Once the association supports the self-funded concept, the association chooses its business partners including TPAs, brokers, accountants and additional service companies. Careful selection will deliver economy, credibility and results.

The TPA helps the association determine if a self-insured group is wanted by potential members and is financially feasible. Then, that TPA will move forward to handling governmental approval, underwriting, administrative and management functions.

McLaughlin knows first hand that getting in with the wrong crowd can be financially devastating. Her association's first choice to handle the formation of IMWRMG resulted in loads of money and time lost. "We wasted an entire year with a scam guy," she says. "If you don't pay attention to the people you hire to manage the program, you can have immediate, catastrophic results for members. You need to make sure that you select a TPA that is experienced, credible and trustworthy."

Determining Feasibility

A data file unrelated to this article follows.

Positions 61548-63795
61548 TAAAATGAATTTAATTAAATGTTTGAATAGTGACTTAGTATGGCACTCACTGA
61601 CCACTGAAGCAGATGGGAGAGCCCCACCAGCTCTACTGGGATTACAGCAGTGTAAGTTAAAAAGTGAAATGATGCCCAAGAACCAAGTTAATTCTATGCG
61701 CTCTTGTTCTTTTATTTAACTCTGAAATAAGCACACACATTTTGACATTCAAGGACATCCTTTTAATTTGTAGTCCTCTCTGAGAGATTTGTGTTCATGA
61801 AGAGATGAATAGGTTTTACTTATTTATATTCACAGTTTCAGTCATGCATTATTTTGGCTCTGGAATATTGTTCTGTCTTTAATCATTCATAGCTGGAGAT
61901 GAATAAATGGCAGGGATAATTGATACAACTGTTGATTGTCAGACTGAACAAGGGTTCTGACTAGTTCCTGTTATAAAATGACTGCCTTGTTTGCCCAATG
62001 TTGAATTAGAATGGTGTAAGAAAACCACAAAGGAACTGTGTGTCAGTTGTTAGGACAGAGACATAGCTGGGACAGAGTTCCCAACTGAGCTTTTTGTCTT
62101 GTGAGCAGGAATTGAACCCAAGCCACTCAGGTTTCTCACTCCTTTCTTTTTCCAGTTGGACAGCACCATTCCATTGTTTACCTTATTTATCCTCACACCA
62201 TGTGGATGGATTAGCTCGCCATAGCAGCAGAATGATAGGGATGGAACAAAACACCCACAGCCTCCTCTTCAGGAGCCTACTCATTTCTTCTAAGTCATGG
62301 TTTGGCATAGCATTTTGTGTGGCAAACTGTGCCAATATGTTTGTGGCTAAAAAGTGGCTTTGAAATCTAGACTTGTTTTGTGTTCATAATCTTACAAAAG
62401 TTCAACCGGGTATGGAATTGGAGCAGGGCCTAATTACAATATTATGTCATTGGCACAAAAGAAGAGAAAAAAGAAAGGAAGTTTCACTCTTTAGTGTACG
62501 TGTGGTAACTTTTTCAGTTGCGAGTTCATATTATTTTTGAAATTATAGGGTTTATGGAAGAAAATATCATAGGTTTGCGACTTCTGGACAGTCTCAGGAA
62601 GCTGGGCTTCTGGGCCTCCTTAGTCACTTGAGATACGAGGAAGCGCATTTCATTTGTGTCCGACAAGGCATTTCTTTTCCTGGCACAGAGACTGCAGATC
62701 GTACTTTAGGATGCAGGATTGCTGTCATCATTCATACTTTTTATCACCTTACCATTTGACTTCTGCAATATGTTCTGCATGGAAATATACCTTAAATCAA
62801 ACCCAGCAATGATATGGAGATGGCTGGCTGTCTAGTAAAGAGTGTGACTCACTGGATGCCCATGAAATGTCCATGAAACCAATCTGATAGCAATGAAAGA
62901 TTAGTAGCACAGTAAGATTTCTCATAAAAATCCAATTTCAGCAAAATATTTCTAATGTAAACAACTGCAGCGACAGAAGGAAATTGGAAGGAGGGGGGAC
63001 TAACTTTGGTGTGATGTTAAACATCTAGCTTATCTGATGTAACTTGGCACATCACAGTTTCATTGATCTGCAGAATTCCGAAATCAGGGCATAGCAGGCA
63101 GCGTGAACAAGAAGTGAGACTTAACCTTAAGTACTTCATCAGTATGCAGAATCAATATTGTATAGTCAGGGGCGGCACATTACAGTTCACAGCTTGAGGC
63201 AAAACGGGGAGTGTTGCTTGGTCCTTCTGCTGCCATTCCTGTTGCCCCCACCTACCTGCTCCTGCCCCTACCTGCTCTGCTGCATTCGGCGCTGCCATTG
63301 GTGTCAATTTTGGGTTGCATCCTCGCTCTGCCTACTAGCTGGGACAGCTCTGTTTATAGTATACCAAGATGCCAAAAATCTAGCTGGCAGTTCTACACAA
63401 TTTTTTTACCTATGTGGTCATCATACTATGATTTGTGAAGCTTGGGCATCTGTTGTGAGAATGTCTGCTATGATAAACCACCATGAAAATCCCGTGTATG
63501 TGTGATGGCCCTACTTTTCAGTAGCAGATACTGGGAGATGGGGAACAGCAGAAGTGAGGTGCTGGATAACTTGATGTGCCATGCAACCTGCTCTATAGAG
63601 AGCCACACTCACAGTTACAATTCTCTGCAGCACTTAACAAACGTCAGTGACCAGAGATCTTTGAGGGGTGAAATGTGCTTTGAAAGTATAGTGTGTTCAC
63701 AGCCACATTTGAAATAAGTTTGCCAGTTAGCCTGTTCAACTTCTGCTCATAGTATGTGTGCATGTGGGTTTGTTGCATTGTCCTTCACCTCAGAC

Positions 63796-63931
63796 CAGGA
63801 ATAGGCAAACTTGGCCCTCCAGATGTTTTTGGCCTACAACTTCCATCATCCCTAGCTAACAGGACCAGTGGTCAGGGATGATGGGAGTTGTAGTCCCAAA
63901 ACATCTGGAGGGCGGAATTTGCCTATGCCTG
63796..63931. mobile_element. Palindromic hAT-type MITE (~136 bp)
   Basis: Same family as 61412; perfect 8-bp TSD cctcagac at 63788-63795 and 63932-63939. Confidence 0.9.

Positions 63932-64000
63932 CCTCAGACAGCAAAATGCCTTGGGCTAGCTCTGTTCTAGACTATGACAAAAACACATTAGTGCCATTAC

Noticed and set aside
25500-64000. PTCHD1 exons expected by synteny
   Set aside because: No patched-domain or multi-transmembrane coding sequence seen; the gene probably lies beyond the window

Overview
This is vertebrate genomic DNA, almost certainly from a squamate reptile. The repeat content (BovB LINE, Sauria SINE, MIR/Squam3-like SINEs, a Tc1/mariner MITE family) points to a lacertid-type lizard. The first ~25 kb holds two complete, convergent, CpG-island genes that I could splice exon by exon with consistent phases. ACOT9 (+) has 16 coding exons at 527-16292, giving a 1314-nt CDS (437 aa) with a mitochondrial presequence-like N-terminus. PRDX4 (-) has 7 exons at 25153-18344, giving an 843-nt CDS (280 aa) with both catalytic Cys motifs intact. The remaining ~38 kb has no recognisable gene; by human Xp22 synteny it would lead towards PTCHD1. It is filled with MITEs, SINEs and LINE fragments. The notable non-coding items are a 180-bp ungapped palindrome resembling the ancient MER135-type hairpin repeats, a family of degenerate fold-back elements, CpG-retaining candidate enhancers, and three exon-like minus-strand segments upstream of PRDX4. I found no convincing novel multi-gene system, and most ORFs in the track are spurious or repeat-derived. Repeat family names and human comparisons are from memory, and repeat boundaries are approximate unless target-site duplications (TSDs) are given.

That TPA will then help the association determine if a self-funded pool is financially feasible. Is group formation practical and advantageous?

During this stage of the game, the TPA clearly and skeptically evaluates whether or not forming a self-insured group would be beneficial to members, according to Thomas. Often, surveys are distributed to potential members in order to gather critical data relating to workers compensation.

The process is technical and detailed. "You must take members' losses and payrolls of prior years and use that data to forecast expected losses for the upcoming period," says Costner. "Then you add on expenses the trust must pay, including excess insurance, the TPA fees, commissions, premium taxes and administration. You need to know that at the end of the day you'll have enough money to pay losses and expenses."

Furthermore, financial documents vary from state to state. Some require financial information on every member, and some states mandate this only for core groups. "In the end, you must have the blessing of the state regulatory agency to start the group," he says.